3. In the 2018 men’s World Cup, Group H was decided in a decidedly terrible way. Japan needed to beat Poland to guarantee advancing. Or, because of the byzantine tiebreakers, once they fell behind 1-0 and knew Colombia led Senegal 1-0, they could suck the life out of the game and play for the most lackluster possible finish — a 1-0 loss — and hope for the best in the other game. They were, at that moment, tied with Senegal in points, goal differential, goals scored, and head-to-head record, which meant that tiebreaker used to determine which nation would advance was … fair play. In other words, who had fewer yellow cards. And so, rather than push for a win, they sat back and didn’t even challenge hard, so as to not earn any more bookings, never even really trying to score.

4. If the USWNT draw Sweden — the team that knocked them out of the 2016 Olympics — in their final group stage game, both teams will likely finish with 7 points and the winner of the group will come down to goal differential. Should the Americans win that tiebreaker, they will draw the second place team in Group, likely Spain (13th in the world) or China (16th) in the round of 16.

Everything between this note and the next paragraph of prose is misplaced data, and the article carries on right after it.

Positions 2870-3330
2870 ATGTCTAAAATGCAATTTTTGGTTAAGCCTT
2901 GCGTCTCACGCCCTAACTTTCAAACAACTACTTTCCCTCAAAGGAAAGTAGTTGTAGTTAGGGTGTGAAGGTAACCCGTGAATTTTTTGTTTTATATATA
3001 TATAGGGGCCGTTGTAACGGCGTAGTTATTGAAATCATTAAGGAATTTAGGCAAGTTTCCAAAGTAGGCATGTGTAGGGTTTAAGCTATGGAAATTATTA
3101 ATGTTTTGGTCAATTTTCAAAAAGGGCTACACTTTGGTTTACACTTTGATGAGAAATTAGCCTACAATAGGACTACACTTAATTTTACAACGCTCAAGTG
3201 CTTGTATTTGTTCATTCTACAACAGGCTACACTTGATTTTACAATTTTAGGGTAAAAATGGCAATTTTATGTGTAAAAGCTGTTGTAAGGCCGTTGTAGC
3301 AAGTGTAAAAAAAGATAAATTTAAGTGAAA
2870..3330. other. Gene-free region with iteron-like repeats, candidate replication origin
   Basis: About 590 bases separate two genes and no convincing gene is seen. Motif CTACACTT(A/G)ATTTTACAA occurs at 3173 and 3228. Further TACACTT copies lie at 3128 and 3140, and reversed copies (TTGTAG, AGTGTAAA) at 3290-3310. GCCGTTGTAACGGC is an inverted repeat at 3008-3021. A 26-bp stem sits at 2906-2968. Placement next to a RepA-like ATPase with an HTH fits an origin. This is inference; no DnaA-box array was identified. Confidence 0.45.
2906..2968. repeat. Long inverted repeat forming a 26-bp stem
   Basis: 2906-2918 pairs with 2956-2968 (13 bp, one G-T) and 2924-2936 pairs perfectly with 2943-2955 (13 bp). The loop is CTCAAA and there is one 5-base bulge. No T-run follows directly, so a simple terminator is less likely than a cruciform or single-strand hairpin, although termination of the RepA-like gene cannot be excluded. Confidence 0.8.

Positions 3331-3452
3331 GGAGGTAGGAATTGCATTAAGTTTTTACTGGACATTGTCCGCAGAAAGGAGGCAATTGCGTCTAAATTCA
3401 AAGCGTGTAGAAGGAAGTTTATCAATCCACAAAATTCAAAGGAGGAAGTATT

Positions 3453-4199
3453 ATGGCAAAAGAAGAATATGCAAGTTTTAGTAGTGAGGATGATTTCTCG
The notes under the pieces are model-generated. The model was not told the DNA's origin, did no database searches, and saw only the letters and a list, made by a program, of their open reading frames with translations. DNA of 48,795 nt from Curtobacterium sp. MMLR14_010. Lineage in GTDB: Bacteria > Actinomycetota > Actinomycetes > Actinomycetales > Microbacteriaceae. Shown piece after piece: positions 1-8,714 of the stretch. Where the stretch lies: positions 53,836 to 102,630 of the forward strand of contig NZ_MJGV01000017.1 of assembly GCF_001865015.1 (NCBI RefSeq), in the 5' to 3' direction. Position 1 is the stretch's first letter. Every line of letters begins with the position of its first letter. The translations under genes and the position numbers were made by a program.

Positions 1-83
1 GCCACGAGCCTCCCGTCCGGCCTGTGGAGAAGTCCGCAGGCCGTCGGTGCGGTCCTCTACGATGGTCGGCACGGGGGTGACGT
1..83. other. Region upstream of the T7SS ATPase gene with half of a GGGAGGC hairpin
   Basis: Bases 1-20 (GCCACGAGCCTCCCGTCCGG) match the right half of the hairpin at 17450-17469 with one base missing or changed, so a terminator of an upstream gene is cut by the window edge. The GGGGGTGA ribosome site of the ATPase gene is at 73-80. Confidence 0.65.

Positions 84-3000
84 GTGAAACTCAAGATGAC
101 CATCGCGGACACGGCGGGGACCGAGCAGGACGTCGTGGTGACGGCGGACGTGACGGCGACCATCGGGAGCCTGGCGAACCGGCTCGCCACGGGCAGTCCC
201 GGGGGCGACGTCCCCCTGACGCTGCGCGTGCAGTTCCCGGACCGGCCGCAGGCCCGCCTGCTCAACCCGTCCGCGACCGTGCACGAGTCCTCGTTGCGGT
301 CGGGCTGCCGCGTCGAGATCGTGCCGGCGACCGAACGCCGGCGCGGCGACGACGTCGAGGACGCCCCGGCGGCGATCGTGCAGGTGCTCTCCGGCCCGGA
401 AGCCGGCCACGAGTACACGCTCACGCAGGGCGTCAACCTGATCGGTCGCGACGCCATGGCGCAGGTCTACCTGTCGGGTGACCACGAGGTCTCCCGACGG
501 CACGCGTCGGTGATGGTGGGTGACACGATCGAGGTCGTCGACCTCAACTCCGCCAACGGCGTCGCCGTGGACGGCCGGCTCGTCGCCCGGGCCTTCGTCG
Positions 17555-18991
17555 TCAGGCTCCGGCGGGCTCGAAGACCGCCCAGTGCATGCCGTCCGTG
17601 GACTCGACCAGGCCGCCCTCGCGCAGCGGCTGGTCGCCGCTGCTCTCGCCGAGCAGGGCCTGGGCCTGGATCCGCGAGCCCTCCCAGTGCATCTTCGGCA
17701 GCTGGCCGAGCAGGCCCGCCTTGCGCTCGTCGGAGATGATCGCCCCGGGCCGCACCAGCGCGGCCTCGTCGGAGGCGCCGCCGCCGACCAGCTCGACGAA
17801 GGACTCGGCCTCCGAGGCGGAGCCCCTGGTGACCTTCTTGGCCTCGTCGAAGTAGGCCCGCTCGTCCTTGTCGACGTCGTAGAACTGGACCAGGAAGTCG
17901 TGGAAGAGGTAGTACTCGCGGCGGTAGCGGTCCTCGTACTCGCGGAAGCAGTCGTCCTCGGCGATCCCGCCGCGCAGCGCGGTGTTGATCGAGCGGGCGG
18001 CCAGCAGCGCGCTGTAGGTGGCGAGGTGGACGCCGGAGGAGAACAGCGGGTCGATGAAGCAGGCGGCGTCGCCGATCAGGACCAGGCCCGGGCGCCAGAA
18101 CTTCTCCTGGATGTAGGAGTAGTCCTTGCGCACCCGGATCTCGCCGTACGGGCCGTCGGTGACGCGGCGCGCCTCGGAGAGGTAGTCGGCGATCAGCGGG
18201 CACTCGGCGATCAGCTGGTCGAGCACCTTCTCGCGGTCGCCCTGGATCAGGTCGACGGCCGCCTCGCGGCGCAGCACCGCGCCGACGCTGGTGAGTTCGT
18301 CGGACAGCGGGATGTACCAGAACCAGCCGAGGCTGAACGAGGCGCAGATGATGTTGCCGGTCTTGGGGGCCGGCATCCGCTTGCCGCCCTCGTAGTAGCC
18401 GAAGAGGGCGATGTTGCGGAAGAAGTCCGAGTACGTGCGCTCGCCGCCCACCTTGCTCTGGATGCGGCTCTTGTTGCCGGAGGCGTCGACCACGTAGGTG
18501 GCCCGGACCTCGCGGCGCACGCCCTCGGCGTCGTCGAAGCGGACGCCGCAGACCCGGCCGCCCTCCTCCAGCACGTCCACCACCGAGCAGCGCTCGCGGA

If the USWNT finish second in the group, they’ll play the second-place team in Group E, in all likelihood Canada (fifth in the world) or the Netherlands (eighth). In the current structure, where the top 10 teams seem a notch above the rest of the world, there’s good incentive to find the best matchup possible in any elimination game.

5. The US Women’s National Team is built to attack. They shifted their already aggressive 4-3-3 formation into something like a 2-3-5 in the opening minutes of their first game against Thailand, throwing weapon after weapon forward. When you’ve got former NWSL MVP and Golden Boot winner Crystal Dunn playing left back along with Christen Press and Mallory Pugh coming off the bench, you’ve got an embarrassment of offensive riches.

But also, there are questions on the back line. This is the first major tournament without former USWNT goalie Hope Solo in more than a decade and the U.S. defense is clearly its weak point. They’re not constructed to win by grinding out low-scoring affairs.